2 c. Sketches cubic object (two one-inch cubes placed next to each other or one on top of another) and labels measurement using cubic unit. Identify the level of student understanding of the concept of linear, area and volume and the labels used for each concept. Level of Understanding Adequate Understanding Partial Understanding Limited Understanding Performance Descriptor Provides pictures which are appropriately drawn and labeled. Measurements are accurate, dimensions are given and labeled with appropriate unit. A student who experiences difficulty drawing may use a ruler and/or build models with square-inch tiles and cubic-inch cubes to complete the task. Provides pictures for one or two of the measurements appropriately. Uses a rough sketch, not actual measurements. Continue to assess using manipulatives as explained in score-point two to determine understanding of the units. Provides little evidence of understanding units through drawing pictures or building models with tiles and cubes. Continue to assess by asking for description of the measurable attributes. For example: Which model is a square? a cube? Post Assessment: Have each student independently complete Post-Assessment Units, Squares or Cubes, Attachment A. Students pair and share their conclusions for each situation. Informally observe students. Collect the papers to evaluate student understanding of linear, square and cubic measurements. Scoring Guidelines: Use Post-Assessment Answer Key Units, Squares or Cubes, Attachment B, to evaluate student s understanding of identifying the appropriate unit of measurement and an adequate explanation of the choice. Instructional Procedures: Instructional Tip: Gather objects such as a box of aluminum foil, bucket, package of gift-wrap paper, bag used to sell mulch, plastic storage bin, spool of ribbon, package of a paper tablecloth, package of shoe laces, etc. Make sure the measurement of the object with unit label is on the object. 1. Show students an example of a linear unit such as a one-inch piece of ribbon, a square tile and a cube. Have small groups discuss and describe attributes of these units that can be 2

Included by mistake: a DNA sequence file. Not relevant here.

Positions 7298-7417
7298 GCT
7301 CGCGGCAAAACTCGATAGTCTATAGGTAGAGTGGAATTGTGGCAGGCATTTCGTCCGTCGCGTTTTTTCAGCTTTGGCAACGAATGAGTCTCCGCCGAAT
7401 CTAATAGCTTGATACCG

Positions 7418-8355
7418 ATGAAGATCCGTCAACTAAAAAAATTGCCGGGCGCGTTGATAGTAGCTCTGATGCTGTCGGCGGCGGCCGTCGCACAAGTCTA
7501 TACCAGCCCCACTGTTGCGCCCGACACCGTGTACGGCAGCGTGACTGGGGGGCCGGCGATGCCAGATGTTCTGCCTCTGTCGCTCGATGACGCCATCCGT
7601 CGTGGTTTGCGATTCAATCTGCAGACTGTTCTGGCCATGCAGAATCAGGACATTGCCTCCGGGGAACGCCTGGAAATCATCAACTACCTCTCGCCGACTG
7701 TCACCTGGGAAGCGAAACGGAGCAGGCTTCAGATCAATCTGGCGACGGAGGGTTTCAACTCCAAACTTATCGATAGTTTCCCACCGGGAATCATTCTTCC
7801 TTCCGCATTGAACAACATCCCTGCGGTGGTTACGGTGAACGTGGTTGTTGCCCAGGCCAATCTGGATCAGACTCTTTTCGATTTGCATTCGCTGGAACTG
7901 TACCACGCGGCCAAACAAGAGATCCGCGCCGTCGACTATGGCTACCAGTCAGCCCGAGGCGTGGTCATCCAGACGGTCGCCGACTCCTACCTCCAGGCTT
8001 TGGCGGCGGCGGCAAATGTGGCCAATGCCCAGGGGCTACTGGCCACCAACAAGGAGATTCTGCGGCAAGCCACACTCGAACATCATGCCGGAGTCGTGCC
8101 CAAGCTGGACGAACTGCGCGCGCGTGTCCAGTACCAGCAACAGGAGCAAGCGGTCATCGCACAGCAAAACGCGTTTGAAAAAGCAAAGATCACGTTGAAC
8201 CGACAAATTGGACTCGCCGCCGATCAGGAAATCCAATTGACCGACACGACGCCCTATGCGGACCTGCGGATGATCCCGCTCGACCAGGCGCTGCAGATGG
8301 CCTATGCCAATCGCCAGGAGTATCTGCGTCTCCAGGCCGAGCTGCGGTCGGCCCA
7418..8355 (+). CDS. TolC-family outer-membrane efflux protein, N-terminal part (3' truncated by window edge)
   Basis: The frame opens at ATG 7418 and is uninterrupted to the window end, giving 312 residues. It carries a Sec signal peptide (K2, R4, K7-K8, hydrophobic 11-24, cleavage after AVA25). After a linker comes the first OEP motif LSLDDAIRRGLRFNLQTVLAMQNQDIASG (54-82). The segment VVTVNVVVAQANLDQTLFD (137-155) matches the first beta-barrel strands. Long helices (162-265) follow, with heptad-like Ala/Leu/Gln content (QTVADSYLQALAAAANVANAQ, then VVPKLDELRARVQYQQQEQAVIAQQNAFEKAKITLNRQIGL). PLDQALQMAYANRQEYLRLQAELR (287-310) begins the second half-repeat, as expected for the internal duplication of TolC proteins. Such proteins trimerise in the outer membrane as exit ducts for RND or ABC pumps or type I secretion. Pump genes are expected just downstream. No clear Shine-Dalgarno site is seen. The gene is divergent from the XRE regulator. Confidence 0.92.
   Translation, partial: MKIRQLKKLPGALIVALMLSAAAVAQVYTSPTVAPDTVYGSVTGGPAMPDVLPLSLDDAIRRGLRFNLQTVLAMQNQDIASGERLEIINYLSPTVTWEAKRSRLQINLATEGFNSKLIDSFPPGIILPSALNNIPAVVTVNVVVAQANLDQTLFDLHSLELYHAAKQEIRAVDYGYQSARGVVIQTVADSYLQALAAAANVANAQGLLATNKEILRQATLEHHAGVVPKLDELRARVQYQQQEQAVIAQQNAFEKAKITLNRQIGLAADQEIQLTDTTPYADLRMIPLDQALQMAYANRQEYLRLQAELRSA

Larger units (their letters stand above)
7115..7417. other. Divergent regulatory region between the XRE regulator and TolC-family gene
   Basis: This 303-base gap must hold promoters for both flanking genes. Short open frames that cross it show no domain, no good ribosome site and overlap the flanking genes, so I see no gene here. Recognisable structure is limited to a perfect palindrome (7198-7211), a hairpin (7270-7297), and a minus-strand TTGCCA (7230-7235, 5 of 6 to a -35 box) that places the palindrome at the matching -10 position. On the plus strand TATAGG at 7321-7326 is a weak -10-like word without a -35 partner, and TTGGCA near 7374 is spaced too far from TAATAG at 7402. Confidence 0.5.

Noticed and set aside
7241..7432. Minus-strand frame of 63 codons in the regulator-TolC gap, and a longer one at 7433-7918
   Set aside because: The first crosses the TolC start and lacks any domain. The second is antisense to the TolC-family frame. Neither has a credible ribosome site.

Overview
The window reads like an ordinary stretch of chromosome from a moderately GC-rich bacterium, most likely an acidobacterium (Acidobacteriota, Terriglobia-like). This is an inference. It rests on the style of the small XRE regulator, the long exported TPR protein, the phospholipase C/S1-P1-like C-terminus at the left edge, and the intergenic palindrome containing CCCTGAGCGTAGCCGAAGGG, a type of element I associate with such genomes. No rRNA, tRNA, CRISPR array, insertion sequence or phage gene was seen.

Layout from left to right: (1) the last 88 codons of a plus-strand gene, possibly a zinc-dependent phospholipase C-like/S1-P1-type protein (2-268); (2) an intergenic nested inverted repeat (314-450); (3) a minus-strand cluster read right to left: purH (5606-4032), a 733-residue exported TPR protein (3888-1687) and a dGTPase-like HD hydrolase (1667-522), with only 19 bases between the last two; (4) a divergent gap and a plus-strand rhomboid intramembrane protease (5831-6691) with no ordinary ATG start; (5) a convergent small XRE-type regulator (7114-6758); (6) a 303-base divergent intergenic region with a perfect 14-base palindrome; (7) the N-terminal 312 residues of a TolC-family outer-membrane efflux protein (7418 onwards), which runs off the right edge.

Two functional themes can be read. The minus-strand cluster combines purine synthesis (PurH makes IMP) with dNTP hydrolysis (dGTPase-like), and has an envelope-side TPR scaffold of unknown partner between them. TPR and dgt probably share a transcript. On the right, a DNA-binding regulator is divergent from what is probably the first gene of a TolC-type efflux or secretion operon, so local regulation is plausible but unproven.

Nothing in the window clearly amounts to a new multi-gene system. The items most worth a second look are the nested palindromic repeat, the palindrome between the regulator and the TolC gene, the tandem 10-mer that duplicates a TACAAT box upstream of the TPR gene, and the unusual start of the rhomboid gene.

5 Extension: Invite professionals who measure in their careers to speak to the class. Speakers can discuss how important measurement skills are in their field and describe what could happen if measurements were not accurate. Home Connection: Ask students to make a list of situations or examples they find at home that require measuring in square units or cubic units in their journals. Have students share the examples with the class, having them verify the examples. Materials and Resources: The inclusion of a specific resource in any lesson formulated by the Ohio Department of Education should not be interpreted as an endorsement of that particular resource, or any of its contents, by the Ohio Department of Education. The Ohio Department of Education does not endorse any particular resource. The Web addresses listed are for a given site s main page, therefore, it may be necessary to search within that site to find the specific information required for a given lesson. Please note that information published on the Internet changes over time, therefore the links provided may no longer contain the specific information related to a given lesson. Teachers are advised to preview all sites before using them with students. For the teacher: For the student: Packages of items with measurement labels (E.g., package of foil or wrapping paper, ribbon or string, buckets or plastic mulch bag), overhead projector, rulers, grid paper, square tiles, centimeter cubes, chart paper Boxes, paper, pencil, rulers, cubes, square tiles and grid paper (if needed) and chart paper for each group Vocabulary: area attribute cubic perimeter square volume width Research Connections: Marzano, Robert J., Jane E. Pollock and Debra Pickering. Classroom Instruction that Works: Research-Based Strategies for Increasing Student Achievement, Alexandria, VA: Association for Supervision and Curriculum Development, Van de Walle, John A., Elementary and Middle School Mathematics: Teaching Developmentally, Addison Wesley Longman, Inc